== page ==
First fish-house removal deadlines approaching

The first Minnesota fish-house removal deadline of 2010 kicks in
next weekend, then those deadlines come rapid-fire for the next
five weeks. All shelters must be off the ice no later than midnight
for each of the dates given in the following categories.

Inland waters: Dates or removal are determined
by an east-west line formed by U.S. Hwy. 10, east along Hwy. 34 to
Minnesota Hwy. 200, east along Hwy. 200 to U.S. Hwy. 2 to the
Minnesota-Wisconsin border.

South of that line, fish houses must be removed by March 1,
2010. That’s just 24 hours after the inland waters season closes
for walleyes, northern pike, and bass. In the past, ice anglers had
a week or so between the closure and the removal deadline, but with
the legislative extension of the gamefishing season until the end
of February, there’s no gap anymore! North of that line, fish
houses may remain until March 15, 2010.

Border waters deadlines are as follows:

Minnesota-Iowa: Feb. 20

Minnesota-Wisconsin: March 1

Minnesota-North and South Dakota: March 5

Minnesota-Canada: March 31

Meanwhile, south of the border, Iowa has extended its removal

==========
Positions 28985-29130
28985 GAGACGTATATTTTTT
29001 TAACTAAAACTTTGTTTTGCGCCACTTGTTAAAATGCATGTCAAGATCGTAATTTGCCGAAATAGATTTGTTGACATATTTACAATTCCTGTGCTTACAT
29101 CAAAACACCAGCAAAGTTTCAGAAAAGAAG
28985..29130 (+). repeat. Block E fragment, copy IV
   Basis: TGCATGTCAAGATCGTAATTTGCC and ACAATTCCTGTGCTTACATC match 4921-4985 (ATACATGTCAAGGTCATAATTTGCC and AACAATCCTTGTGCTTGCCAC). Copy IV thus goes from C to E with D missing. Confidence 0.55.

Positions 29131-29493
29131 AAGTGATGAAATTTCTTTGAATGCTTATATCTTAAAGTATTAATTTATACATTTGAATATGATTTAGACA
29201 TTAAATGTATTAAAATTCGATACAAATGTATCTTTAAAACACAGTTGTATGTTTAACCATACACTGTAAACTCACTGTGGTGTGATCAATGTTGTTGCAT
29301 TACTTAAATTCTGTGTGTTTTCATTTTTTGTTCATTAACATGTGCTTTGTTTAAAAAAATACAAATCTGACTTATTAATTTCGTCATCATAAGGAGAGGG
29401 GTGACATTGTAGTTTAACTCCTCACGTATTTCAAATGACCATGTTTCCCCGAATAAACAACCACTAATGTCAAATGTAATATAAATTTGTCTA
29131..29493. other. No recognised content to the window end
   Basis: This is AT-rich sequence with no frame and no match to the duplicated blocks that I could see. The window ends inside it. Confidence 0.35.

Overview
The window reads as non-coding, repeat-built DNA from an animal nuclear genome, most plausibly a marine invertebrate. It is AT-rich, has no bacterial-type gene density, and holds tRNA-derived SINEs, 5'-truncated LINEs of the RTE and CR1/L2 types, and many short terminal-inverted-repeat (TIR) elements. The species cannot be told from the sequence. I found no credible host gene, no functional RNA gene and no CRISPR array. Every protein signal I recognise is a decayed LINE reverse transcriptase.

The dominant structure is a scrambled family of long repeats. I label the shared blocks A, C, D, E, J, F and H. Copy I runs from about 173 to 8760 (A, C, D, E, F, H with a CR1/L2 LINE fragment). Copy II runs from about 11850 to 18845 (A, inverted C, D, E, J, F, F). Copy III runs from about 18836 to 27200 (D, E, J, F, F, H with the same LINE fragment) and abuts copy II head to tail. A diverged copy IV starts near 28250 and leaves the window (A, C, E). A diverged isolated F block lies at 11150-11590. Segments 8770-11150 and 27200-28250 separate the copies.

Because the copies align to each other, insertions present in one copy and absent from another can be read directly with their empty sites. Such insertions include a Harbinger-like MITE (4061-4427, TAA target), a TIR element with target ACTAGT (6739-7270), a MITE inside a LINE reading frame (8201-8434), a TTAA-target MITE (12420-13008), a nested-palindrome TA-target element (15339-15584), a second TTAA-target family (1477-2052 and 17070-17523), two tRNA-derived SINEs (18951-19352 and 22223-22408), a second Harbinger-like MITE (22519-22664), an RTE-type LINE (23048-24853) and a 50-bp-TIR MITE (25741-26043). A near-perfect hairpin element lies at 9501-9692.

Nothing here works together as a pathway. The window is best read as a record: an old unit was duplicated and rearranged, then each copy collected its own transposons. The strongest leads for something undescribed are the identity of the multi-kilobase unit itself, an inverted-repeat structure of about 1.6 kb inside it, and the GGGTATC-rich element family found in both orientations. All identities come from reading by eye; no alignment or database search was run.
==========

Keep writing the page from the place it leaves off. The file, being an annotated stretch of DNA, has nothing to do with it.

deadline for fish houses on inland waters in northern portion of
the state. Per the Iowa DNR press release below.

Iowa ice shack removal deadline extended north of Hwy.
20

Spirit Lake, Iowa — The Iowa DNR has extended the state’s
deadline to remove permanent ice shelters from public waters north
of U.S. Hwy. 20, to Feb. 28. The extension is to allow for shelter
owners to have another weekend to break their houses free and get
them off the ice.

“Hopefully conditions will improve enough to allow people to
remove the shelters,” said Jim Wahl, fisheries supervisor for the
northwest region. “I would encourage them to not wait until the
last minute.”

For public waters south of U.S. Hwy. 20, the Feb. 20 deadline to
remove permanent ice fishing shelters remains in place. Ice shelter
owners should be aware that weather and ice conditions can change
and they should be prepared to remove the permanent ice shelters
from the ice, if a period of unseasonably warm weather
develops.

If a shelter should go through the ice, it is the owner’s
responsibility to remove it from the lake.

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